Parabale of the Sower

PERHAPS THE EASIEST GOSPEL PARABLE to understand is the parable of the sower, found in each of the synoptic Gospels. The fact that the Lord Jesus Himself explains the parable certainly explains why this is so; still, it is up to us, the Church, to apply this parable...

The Marriage of the Lamb

PEOPLE USUALLY THING of the Holy Mysteries according to the ways they have experienced them in churches which they have attended. Western Christians, for example, who are used to seeing a few drops of water poured on a baby’s head in baptism, may be astounded to see a...

“The Lamp of the Body Is the Eye”

WHENEVER WE WANT TO DISTRACT an infant or a pet, we place bright colors or movement before their eyes. Their eyes focus on what they see before them and distract them from whatever potential disaster we envision. We aren’t much different; we, too, can be easily...

The One Thing You Need

“WHO, ME?” – We can easily imagine the consternation of the rich young man when he heard the Lord tell him: “You still lack one thing. Sell all that you have and distribute to the poor, and you will have treasure in heaven; and come, follow Me” (Luke 18:22). This...

Touching the Fringe of His Garment

IT IS COMMON IN MANY EASTERN CHURCHES to see people touching or kissing the priest’s vestment as he passes in procession. In this way, they express their veneration for Christ in the Gospel book, the Holy Gifts or other sacred object he is carrying. They are doing...

Those Who Saw the Risen Lord

IN TODAY'S READING St Paul articulates what he calls “the Gospel,” the heart of the Christian message “in which you stand, by which also you are saved” (1 Corinthians 15:1, 2). That Gospel is the message of Christ’s resurrection: both that He rose (the historical...

Fathering a Local Church

WHEN THE CORINTHIAN CHURCH was divided over whose leadership to follow, St Paul asserted his unique role of authority in that Church. It was Paul who had first brought the message of the Gospel to Corinth. In Acts 18 we read how Paul had come from Athens and began...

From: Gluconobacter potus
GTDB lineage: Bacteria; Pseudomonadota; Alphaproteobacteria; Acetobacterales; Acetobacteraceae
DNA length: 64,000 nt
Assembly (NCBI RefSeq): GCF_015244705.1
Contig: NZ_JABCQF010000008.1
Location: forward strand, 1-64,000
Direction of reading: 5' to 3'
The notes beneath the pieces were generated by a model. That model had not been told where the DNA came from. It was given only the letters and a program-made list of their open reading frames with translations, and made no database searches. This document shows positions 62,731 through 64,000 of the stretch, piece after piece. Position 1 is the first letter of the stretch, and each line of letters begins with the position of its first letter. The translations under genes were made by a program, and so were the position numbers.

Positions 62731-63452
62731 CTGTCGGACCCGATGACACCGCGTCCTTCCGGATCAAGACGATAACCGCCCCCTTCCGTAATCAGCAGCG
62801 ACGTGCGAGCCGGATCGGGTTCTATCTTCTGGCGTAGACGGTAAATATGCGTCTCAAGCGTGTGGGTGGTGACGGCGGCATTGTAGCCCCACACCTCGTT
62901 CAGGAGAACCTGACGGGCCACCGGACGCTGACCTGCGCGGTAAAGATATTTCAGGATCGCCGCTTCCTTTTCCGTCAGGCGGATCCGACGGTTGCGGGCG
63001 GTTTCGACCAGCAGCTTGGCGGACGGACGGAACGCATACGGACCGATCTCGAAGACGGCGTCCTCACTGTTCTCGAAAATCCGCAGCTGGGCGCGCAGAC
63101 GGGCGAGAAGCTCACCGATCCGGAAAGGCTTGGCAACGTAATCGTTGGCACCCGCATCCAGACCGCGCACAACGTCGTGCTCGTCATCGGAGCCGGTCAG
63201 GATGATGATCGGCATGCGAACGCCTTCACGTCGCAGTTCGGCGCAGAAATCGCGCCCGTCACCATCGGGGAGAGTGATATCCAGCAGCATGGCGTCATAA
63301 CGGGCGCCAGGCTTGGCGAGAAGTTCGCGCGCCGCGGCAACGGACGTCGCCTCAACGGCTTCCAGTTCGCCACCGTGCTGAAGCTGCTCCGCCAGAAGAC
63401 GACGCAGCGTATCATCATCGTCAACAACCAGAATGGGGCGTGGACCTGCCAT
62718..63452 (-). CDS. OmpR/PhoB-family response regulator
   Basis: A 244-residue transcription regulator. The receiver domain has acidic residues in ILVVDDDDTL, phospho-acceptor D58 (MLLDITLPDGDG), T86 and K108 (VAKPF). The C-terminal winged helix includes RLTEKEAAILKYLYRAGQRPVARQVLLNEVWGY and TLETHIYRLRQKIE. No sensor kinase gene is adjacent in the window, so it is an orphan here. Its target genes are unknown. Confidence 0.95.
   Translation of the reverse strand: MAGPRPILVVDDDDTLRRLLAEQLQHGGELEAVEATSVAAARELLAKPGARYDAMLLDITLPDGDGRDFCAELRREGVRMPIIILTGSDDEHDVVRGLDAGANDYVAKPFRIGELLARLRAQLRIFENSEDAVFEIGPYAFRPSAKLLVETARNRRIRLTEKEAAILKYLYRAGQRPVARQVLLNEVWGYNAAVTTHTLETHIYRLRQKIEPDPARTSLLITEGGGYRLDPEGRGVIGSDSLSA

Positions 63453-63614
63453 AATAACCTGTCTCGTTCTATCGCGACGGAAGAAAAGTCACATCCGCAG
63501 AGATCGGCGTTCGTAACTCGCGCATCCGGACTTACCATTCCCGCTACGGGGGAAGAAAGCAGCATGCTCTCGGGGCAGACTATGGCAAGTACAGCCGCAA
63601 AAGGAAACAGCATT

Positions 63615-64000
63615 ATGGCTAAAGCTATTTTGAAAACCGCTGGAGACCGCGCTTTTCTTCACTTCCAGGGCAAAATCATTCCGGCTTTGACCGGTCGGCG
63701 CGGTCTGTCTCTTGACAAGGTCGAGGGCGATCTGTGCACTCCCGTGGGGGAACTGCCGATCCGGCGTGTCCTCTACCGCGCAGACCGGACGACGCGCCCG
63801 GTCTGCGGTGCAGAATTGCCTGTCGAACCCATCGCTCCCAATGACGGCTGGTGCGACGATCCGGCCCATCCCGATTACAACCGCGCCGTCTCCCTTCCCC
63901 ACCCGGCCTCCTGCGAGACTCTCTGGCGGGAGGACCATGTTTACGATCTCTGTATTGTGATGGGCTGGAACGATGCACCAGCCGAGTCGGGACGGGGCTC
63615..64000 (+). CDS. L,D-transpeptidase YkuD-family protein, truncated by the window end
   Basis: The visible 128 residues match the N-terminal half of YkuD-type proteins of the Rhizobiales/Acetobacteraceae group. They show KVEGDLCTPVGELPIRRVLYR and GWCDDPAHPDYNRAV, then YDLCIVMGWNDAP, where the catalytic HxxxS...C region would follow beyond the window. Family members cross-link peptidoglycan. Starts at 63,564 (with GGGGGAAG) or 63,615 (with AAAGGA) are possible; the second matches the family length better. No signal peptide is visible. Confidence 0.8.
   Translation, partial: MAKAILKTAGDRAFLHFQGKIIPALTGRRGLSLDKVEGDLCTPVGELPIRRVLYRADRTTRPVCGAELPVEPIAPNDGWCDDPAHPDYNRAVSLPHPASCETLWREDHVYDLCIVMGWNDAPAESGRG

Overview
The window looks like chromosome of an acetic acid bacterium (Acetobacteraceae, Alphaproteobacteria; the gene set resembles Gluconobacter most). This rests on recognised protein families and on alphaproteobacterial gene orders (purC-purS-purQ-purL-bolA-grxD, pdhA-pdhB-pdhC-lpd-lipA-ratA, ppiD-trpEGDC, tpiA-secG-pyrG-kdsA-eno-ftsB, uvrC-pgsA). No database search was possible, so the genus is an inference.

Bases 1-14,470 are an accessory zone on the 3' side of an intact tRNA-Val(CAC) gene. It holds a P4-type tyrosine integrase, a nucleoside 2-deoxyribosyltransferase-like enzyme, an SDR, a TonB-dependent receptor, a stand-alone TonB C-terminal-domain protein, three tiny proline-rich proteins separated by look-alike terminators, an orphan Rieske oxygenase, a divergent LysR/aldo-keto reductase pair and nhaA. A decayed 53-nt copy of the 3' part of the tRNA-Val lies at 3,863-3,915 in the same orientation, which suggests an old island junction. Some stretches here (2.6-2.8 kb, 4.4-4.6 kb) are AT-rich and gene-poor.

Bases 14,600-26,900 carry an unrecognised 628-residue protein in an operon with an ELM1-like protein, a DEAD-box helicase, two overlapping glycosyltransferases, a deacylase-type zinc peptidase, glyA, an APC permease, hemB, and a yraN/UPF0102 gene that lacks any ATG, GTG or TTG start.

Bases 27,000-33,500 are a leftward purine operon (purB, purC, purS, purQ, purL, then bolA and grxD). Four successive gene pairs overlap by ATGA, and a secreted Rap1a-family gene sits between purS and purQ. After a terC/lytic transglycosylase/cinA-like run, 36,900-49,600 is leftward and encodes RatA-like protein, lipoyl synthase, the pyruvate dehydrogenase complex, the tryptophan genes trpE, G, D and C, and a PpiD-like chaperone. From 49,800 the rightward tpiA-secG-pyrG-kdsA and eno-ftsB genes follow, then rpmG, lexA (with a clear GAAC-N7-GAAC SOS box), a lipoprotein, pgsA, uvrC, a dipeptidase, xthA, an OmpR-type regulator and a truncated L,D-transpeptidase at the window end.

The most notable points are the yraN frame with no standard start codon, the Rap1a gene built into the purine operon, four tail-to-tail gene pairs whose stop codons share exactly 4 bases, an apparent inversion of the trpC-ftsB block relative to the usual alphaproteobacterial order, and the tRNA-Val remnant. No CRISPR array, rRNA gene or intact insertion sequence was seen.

In Your Light We See Light

“I AM THE LIGHT OF THE WORLD” (John 8:12). These familiar words of the Lord Jesus reflect one of the most popular images in the Scriptures, but what do they mean? How is Jesus the light of the world? The rest of this verse (pardon the expression) ‘sheds light’ on what...

Blessed Are the Poor in Spirit

IN MATTHEW'S GOSPEL three important moments take place on a mountain: what we call the “Sermon on the Mount”(Matthew 5-7), the Holy Transfiguration of Christ (Matthew 17:1-9), and the eschatological discourse in which the Lord speaks to the signs of His coming...

“Does Anyone Envy the Leper?”

ONE OF THE MOST FEARED DISEASES in the world for centuries was leprosy. Those infected might develop inflammations of the nerves, the respiratory tract, skin, and eyes. Ulcerating sores and numbness would result. When sufferers could no longer feel pain, then repeated...

“You Are All One in Christ Jesus”

“ALL OF YOU who have been baptized into Christ have put on Christ, alleluia.” This verse, sung at baptisms in Byzantine churches, is taken from the passage read at today’s Divine Liturgy (Galatians 3:23-4:5). The newly baptized is processed around the baptistery and...

No Longer “Afar Off”

WE CONTINUE READING the Epistle to the Ephesians today, moving on to chapter two. Here St Paul reflects on the new reality in God's plan for the salvation of the world, the Church. The People of God is now more than the people of Israel -- Jews and Gentiles have been...

Enthroned in the Heavenly Realm

THE EPISTLE TO THE EPHESIANS is one of the most beautiful in the New Testament. It was probably written at the end of St. Paul's life or compiled from his writings shortly after his death. Although it is addressed (in most manuscripts) to the Church in Ephesus, it...

Stories That Tell a Story

THE CULTURE OF WESTERN EUROPE which we have inherited is based on the ideas and methods of Greek philosophy. We use abstractions, logic and the devices of classical thought to express ourselves. That sort of thinking was alien to the Semites of the ancient Middle...

The Church in the Apostle’s Eyes